As a die hard music fan I still take an interest in singles. The ‘B sides’ (for want of a name in this age of the CD) can through up some jems. But the single is slowly being killed off – a few years ago the BPI ruled for a single to qualify for the charts it had to have a maximum of three tracks. This was in an age where remixes and extra songs where de-rigour – for artists like Depeche Mode etc it was fantastic you’d get some really interesting takes on their material plus an extra song or two.
With the limitation of the number of tracks, artists started to release multiple versions of a single – a bit of a money spinner for the record companies that one, but at least each version had three tracks for your £2.99; or if you were lucky £1.99 in the first week (the norm seems to be as soon as it breaks the top forty add another £1 to price). For our friends on the far side of the pond we’re talking about ~$3.80 to ~$5.50 – that is to roughly almost half the price of an album.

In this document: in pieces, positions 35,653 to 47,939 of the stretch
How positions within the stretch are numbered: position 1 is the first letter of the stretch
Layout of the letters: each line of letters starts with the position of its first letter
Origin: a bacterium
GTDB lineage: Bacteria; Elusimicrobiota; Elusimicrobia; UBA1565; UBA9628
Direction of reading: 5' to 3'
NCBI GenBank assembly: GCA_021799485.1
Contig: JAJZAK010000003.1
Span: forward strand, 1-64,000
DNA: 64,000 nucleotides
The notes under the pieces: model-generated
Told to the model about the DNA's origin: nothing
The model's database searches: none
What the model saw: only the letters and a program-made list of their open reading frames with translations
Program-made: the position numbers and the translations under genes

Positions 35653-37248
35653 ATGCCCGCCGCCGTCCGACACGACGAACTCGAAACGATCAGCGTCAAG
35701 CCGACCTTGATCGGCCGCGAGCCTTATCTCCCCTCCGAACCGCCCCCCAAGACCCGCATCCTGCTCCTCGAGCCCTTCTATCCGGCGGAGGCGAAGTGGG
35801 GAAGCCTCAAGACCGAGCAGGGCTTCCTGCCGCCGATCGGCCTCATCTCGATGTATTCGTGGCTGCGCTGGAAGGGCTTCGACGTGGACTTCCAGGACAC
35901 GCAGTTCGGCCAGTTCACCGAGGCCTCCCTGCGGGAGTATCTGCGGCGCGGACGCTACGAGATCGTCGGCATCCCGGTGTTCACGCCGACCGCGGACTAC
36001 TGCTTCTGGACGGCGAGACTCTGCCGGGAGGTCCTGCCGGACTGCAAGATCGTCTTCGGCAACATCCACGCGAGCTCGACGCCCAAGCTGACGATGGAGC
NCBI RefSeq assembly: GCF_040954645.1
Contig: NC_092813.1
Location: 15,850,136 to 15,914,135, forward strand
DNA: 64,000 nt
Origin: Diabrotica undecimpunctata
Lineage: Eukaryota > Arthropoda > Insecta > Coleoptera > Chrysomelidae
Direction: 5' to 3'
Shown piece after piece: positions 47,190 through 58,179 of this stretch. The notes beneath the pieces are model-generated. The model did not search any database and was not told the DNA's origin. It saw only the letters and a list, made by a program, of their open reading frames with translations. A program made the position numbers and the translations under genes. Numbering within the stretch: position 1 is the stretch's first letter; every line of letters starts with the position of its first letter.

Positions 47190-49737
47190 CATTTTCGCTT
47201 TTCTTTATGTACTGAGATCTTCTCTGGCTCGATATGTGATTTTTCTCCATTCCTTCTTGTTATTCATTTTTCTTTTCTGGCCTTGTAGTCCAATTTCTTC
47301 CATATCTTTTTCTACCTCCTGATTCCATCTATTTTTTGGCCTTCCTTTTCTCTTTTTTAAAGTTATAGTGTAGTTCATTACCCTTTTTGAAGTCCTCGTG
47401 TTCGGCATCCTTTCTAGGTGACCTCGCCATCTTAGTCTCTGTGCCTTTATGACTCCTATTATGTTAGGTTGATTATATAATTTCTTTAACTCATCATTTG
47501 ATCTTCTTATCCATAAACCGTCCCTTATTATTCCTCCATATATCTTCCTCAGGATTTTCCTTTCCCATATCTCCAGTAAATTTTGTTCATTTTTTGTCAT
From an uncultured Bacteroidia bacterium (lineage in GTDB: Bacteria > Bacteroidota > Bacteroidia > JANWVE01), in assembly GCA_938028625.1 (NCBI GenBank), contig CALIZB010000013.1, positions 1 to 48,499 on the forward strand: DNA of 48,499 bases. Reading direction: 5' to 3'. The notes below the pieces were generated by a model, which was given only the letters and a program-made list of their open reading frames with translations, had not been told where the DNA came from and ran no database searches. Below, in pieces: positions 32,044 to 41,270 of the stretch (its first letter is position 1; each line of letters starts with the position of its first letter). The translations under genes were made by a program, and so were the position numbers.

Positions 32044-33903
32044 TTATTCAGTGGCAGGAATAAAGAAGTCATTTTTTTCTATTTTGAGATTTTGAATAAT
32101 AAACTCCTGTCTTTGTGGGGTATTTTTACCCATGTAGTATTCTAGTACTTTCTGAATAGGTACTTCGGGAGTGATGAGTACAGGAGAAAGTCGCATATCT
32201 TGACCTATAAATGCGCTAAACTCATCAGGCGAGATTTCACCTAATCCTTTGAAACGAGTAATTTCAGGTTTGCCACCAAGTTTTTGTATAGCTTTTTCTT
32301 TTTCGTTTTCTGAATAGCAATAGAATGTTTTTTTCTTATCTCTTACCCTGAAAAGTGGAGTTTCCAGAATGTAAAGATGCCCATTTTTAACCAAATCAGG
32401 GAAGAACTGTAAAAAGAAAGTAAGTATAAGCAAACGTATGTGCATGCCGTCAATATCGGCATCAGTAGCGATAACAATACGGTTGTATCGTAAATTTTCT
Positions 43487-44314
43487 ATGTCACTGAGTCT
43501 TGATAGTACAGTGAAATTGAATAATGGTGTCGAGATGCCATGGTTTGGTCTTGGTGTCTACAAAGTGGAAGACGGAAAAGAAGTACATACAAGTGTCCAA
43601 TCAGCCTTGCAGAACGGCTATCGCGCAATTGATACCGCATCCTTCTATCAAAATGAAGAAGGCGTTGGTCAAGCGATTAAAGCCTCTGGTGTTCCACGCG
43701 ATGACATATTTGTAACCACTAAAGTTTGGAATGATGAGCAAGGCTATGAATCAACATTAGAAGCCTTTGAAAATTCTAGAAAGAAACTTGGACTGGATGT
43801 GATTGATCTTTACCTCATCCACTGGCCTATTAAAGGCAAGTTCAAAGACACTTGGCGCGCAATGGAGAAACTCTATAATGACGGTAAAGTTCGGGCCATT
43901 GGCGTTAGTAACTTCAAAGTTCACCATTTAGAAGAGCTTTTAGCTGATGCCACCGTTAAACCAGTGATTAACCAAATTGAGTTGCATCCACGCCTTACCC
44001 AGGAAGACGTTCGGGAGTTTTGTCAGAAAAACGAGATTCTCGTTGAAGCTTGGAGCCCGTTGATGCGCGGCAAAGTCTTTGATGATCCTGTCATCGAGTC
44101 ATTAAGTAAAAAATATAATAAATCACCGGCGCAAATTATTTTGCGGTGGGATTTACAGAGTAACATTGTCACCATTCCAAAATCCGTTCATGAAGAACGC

Now over the last six months, probably in part due to iTunes’ pricing of a track at £0.79, and now that digital purchasing is starting to make a notable impact; you typically only get two tracks on the single priced at £1.99 (still adding that £1 after hitting the top forty). A price that even I’m baulking at, and I have the benefit of a fair level of disposable income. To pour salt onto this open wound we’re starting to see the ‘B-sides’ turn out to be other album tracks or the same track performed live with very little difference in the performance; and can often obtained elsewhere.
So, if I’m representative of a singles buyer then all we can see is a slow steady decline to sales as more and more people decide they’re not going to bend over for the record companies. Naturally, the record companies will cry foul and blame illegal downloading.